Safely back at base camp and the team dig into the 60 year old US army rations left behind by previous visitors. It was edible despite a best before date of 1955. The treats included meatballs and beans, grape jelly, biscuits, coca powder, and vanilla crème. (Photo: Chris Blakeley)
The mysterious note dated 29th June 1930 was actually left by US geologists who explored the caves in 1960. (Photo: Robbie Stone).
The remains of what turned out to be an ancient snowy owl found in Dead Bird Cave. (Photo: Robbie Stone).
Chris Blakeley heads off to one of the higher caves. (Photo: Robbie Stone).
Team member Chris Blakeley looks up at frost formations in the Crystal Palace cave. (Photo: Robbie Stone).
Team member Mark Wright explores an ice wall in one of the caves. (Photo: Robbie Stone).
Expedition members Christopher Spötl and Gina Moseley collect sediments from one of the caves. (Photo: Robbie Stone).
Gina Moseley holds up a piece of speleothem, which she took back to Austria for analysis. In total, the team collected 16 samples of speleothem, which mostly formed between 220,000 and 500,000 years ago. (Photo: Robbie Stone).
After 3 days of hiking, the team finally reached the caves. You can see the entrances in the steep hillside of the limestone valley. They explored 26 caves in total. (Photo: Robbie Stone).
Expedition members, Mark Wright and Chris Blakeley trek through Vandredalen Valley on their way to the caves. (Photo: Robbie Stone).
The team set off across the lake to make base camp on the other side. They picked a good time to make the crossing, as the lake only became ice-free in the week before the team arrived. (Photo: Robbie Stone).
The team arrives at Centrum Sø. They set up a security fence to keep out any polar bears and spend the night in the old US army hut (Photo: Robbie Stone).
Rivers drain the Greenland ice sheet between Danmarkshavn and Centrum Sø, the last stop before reaching basecamp. (Photo: Robbie Stone).
The team set off on a twin otter plane to Centrum Sø where they made base camp. There were plenty of photo opportunities during the five-hour flight. Here you see melt water pooling on the dark surface of the ice sheet. (Photo: Robbie Stone).
At Mestersvig, the team battle with Arctic mosquitoes as they check through all of their equipment before setting off on their Arctic expedition. (Photo: Robbie Stone).
Flying over Greenland, on the way to the Danish military base at Mestersvig. (Photo: Robbie Stone).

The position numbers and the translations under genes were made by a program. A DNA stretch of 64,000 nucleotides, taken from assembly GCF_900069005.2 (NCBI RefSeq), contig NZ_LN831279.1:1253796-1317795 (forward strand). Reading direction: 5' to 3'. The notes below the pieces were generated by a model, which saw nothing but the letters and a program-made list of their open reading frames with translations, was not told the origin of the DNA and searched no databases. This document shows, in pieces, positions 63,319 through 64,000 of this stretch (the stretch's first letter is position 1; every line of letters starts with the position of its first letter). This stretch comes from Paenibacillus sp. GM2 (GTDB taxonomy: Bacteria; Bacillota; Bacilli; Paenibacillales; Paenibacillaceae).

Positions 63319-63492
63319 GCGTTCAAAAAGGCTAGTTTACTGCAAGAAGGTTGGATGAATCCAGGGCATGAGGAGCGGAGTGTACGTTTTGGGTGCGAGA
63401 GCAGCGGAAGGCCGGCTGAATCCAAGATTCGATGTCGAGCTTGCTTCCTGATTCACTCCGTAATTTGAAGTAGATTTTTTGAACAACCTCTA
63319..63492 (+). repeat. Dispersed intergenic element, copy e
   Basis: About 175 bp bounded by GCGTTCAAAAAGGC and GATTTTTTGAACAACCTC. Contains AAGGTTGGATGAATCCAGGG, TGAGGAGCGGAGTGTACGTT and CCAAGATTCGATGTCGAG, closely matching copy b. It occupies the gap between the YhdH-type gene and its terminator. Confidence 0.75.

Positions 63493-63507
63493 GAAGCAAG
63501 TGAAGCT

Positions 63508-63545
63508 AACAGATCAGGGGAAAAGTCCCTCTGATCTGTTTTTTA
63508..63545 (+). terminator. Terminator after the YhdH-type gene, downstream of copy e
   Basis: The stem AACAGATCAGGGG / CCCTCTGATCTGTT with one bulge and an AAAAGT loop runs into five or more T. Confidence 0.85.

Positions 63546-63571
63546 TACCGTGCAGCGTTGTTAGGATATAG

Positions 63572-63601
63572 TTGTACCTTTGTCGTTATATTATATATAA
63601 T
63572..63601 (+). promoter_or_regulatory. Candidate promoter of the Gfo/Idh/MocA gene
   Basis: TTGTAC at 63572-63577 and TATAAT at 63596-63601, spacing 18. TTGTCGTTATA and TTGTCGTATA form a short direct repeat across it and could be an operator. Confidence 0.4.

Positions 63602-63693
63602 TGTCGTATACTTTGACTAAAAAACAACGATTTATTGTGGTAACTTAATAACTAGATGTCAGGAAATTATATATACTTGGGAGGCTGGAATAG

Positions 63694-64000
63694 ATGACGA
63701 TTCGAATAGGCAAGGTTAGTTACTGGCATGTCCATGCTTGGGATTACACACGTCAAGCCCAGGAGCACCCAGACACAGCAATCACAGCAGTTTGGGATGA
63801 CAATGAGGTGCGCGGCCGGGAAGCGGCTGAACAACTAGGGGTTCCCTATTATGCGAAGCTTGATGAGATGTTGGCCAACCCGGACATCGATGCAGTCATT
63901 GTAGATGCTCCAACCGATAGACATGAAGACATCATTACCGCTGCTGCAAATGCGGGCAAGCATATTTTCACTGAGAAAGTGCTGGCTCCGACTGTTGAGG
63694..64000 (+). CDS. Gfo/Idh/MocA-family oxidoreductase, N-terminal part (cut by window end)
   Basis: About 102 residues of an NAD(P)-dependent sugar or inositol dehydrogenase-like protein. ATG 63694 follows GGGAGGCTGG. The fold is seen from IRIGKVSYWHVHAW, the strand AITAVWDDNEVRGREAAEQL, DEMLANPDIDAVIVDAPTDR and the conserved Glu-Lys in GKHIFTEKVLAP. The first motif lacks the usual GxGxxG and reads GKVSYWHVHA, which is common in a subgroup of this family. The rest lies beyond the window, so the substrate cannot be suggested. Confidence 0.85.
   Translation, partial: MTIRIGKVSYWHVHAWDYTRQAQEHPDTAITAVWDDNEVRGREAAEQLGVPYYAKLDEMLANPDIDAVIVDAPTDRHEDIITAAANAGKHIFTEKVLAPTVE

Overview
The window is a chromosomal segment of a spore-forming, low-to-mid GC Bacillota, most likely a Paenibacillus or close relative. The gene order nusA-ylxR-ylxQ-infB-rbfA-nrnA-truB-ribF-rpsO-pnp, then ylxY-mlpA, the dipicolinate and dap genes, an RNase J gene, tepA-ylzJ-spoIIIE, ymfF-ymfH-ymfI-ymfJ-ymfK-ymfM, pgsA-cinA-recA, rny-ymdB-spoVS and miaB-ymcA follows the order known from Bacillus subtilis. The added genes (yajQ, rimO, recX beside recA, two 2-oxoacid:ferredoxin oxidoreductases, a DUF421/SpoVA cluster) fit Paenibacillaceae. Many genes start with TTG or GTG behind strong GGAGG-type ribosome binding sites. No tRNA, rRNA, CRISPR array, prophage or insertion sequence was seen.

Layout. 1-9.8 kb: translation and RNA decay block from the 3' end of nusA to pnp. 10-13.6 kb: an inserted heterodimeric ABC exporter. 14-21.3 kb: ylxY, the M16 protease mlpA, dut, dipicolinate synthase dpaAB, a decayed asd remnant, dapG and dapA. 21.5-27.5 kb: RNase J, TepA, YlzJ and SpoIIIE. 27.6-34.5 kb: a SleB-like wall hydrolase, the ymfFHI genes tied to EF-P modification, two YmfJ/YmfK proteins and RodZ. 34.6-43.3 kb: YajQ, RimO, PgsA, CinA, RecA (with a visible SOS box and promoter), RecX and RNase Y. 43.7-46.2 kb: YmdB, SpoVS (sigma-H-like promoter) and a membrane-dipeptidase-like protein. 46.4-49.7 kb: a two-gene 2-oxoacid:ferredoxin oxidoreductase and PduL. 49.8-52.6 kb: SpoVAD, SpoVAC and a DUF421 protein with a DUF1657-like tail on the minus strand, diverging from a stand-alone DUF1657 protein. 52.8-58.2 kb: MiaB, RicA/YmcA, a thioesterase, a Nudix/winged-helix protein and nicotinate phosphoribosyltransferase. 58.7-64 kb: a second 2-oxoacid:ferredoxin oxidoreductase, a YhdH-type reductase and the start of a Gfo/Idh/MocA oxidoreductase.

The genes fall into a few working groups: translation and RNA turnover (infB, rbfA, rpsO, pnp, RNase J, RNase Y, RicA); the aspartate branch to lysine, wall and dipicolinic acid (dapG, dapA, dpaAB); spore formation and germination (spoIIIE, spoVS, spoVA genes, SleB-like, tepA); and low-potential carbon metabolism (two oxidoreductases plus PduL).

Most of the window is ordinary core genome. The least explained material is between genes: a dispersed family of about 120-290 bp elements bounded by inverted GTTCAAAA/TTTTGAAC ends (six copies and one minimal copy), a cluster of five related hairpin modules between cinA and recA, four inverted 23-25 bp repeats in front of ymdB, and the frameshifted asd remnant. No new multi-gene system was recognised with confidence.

Expedition leader, Gina Moseley looks out at the ice on the flight from Iceland to Greenland. (Photo: Robbie Stone).

Caves will reveal Greenland climate from before the ice sheet

GREENLAND: A team of scientists has explored some of the most remote caves on Earth to uncover Greenland’s climate before the ice sheet formed. Preliminary results are exciting, say scientists.


High in the Arctic Circle at 80 degrees north, scientists have been exploring some of the world’s remotest caves to see what they can tell us about Greenland’s climate before the Greenland ice sheet formed.

A team of scientists trekked through the remote landscape of northeast Greenland for three days before reaching the caves. Inside, they found rock formations, some of which are up to 500,000 years old.

“This will be the first record of palaeoclimate derived from caves so far north and we now have the prospect of extending the [climate] record for Greenland beyond the limit of the ice cores,” says lead scientist Gina Moseley, from University of Innsbruck, Austria.

Science in Greenland is in Greenland in May to cover research in and about the Arctic.

We'll be covering everything from social conditions, mineral extraction, biodiversity, education, archaeology, and climate.

See our full list of "Science in Greenland" articles, which will be updated throughout May.

Moseley presented her team’s preliminary findings at the 2016 European Geosciences Union General Assembly.

Rock formations reveal climate up to 500,000 years ago